The Jaybird Freedom wireless headphones are finally here. The Jaybird Freedom Wireless headphones are based on the Jaybird X2 and Jaybird Bluebuds X, but with significantly smaller headphones.
What’s in the Box?
The box contains a soft carrying case, operating instructions, headphones, 3 sets of wingtips (L, M, S), and 6 pairs of earplugs, also made of silicone or memory-compliant, available in small, medium, and large.
Then you get a short charging cable, 2 clips for the cable management (super important), and a small clip to attach to your shirt. Not so important. Finally, you will receive the charging case that you need to charge the headphones.
Jaybird Freedom Wireless Headphone Reviews
Design and Comfort
The Jaybird Freedom appears to be a classic, neckband-style headphone, although it’s special in that the ear cups themselves are made of metal. This is rare with Bluetooth headphones as the metal usually gets in the way of the Bluetooth signal.
Four different colors are available: carbon (black), gold (with white), blaze (red) and ocean (blue). There are also two colors available exclusively for Apple Stores in colors that match the iPhone surfaces Space Gray and Rose Gold.
Each earbud is also incredibly small and light, but really well built and sturdy. They are only a fraction of the size of the Jaybird X2. The size and weight are supported by relocating the battery into the in-line microphone and remote control. But with this design choice comes a rather limited battery life of four hours.
That’s not great, especially since it’s little more than what some truly wireless headphones offer – they’re headphones that are completely wireless. Apple’s AirPods can last five hours on a single charge, while many of the standard neckband Bluetooth headphones offer up to eight hours of continuous use.
To alleviate these battery issues, Jaybird includes a separate charger that attaches to the back of the remote control and can provide an additional four hours. You can also leave the charger plugged in and listen while it is charging, but this adds weight and is not ideal. Fortunately, you can listen to an extra hour of music with a 20-minute charge.
Fit is the alpha and omega of sports headphones. There’s nothing worse than headphones that keep slipping or cables that bounce or get stuck while exercising. But if you want a secure fit, you also want comfort.
In this regard, the Jaybird Freedom covers a lot of the basics. There are several ways to wear them, whether they are inserted directly into the ear canal or looped through the back of the ears and inserted upside down. Then you can choose whether the cable is draped in the neck or hung in front.
Sound and Call Quality
There is a Jaybird MySound companion app for iOS and Android that you can use to customize the sound of the Jaybird Freedom. The good thing is that whatever sound settings you make are carried over to the headset so it follows you to the device you connect it to, and you don’t have to leave the app installed if you don’t want to.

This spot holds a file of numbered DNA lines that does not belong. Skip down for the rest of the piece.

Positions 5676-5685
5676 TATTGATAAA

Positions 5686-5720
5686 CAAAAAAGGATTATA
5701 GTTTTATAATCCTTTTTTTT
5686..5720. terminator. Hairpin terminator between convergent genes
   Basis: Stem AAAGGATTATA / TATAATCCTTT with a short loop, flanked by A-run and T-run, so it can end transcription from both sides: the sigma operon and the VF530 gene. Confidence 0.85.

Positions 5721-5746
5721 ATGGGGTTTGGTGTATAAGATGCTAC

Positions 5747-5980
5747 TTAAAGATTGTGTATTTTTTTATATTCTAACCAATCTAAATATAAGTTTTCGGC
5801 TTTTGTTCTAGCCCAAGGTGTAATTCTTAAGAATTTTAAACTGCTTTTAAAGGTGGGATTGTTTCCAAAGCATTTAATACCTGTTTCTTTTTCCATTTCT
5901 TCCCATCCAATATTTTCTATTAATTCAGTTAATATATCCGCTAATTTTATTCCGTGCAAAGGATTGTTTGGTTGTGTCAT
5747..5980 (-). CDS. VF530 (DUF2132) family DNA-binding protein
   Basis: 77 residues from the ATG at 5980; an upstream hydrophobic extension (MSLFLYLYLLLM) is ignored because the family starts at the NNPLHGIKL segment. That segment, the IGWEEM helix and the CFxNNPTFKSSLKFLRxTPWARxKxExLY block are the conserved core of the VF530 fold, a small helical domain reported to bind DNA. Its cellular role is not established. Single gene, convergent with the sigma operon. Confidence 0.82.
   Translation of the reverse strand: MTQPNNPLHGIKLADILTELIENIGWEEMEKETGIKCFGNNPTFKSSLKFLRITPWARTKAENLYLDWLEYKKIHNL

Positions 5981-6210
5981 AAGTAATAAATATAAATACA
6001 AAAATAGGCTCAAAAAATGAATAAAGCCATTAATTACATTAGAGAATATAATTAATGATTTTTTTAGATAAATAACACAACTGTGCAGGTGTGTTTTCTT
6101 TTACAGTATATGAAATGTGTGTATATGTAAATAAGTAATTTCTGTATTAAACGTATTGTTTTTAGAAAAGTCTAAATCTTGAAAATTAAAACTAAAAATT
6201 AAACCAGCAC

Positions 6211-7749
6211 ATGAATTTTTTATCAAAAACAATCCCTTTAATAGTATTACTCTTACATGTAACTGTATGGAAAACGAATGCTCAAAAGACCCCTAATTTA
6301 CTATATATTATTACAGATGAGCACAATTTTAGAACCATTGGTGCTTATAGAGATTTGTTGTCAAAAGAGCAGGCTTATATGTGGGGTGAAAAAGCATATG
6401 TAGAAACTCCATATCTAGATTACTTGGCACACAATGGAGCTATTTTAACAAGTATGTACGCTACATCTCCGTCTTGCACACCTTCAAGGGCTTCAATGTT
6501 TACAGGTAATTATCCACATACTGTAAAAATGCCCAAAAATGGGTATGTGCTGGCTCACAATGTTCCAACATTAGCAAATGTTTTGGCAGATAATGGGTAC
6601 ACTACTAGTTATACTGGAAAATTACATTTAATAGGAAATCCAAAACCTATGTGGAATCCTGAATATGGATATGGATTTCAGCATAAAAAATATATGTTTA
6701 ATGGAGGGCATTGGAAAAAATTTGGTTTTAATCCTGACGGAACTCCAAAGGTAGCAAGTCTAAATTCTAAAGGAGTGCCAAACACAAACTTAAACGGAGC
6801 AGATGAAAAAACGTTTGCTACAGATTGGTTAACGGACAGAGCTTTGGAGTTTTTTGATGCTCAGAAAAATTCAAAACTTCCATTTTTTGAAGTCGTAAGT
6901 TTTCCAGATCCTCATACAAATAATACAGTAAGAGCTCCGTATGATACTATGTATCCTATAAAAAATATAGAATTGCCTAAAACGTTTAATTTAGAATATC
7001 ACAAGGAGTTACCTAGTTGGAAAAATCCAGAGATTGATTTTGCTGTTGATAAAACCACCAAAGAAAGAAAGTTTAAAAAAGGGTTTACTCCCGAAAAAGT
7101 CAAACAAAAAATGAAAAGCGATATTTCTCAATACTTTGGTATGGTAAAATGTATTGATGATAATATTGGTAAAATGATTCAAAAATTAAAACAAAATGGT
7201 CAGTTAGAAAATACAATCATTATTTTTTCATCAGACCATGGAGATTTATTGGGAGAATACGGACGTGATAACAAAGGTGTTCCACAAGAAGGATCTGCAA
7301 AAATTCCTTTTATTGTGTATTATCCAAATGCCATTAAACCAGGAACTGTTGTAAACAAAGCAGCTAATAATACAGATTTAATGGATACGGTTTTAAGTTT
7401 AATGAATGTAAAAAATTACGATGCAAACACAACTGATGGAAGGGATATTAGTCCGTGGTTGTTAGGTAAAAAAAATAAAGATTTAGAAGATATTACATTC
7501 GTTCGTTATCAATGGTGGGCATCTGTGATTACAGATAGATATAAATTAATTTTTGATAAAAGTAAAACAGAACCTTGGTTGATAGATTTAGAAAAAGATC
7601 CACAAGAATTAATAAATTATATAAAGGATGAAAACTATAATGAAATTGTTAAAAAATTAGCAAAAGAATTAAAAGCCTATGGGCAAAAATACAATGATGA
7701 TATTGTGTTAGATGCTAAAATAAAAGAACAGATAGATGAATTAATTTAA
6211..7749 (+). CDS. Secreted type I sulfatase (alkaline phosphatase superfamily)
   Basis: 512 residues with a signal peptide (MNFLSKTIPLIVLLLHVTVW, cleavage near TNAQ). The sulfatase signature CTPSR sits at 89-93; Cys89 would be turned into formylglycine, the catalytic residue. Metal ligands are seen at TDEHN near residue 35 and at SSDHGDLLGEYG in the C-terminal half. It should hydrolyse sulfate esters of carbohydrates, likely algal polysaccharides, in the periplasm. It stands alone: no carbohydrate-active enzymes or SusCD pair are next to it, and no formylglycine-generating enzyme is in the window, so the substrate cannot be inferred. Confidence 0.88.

However, you can’t save several different hearing profiles on the headset and switch between them with the remote control. That way, you can have a perfectly tuned EQ when listening to quiet classical music during a run, or tune into spoken dialogue for podcasts, and then make extensive adjustments when you hit the weights and need an extra adrenaline rush. You need to access the app as it is.
The standard out-of-the-box EQ is called “Signature” and is actually quite good for most scenarios. The bass plays a bit quick and easy for my taste, swings into rather booming terrain, but that’s not uncommon with sports headphones. As a result, the vocals can often sound a bit set back and the mids rather thin.
Fortunately, you can choose from a number of preset EQs, some of which are rumored to be Jaybird partner athletes, or you can just set one yourself using the simple EQ adjustment sliders. It’s easier to start with the flat EQ and adjust from there.
Overall, the Jaybird Freedom is one of the best-sounding sports headphones. There is a lot of energy and presence in their sound, so with a little tweaking, it isn’t too difficult to find a sound profile that you will enjoy if you are surprised by their out-of-the-box sounds.
Also Read: Jabra Elite Sport Wireless Earbuds
The battery life of the Jaybird Freedoms is really only around 3-4 hours, but you can technically use them for up to 8 hours with the charge on the charging station. However, it is really unrealistic unless you are sitting at a desk.
Pros and Cons of the Jaybird Freedom Wireless Headphones
- Ultra-secure fit
- Good sound quality
- Adjustable EQ via app
- Great build quality
- It takes a long time to find the right fit
- The wingtips can be a little uncomfortable
Overall, the Jaybird Freedom looks a lot slimmer than the X2, but it doesn’t fit as well either. The larger buds of the X2 got stuck in your ears and although they were bulky and strange-looking, they fitted perfectly.
With Jaybird Freedoms, you have to rely entirely on small accessories like zip ties and fender tips. Finding a perfect fit isn’t impossible, but it’s definitely a lot harder than something like the UA Wireless Headset that stays in your ears no matter what you do.
The sound quality is decent even with the help of the app, but let’s be honest – you don’t get it for audiophile quality. You get them for fitness.
In summary, the Jaybird Freedom takes a lot of set-up time, but it’s worth it if you need a secure hold for your sports headphones.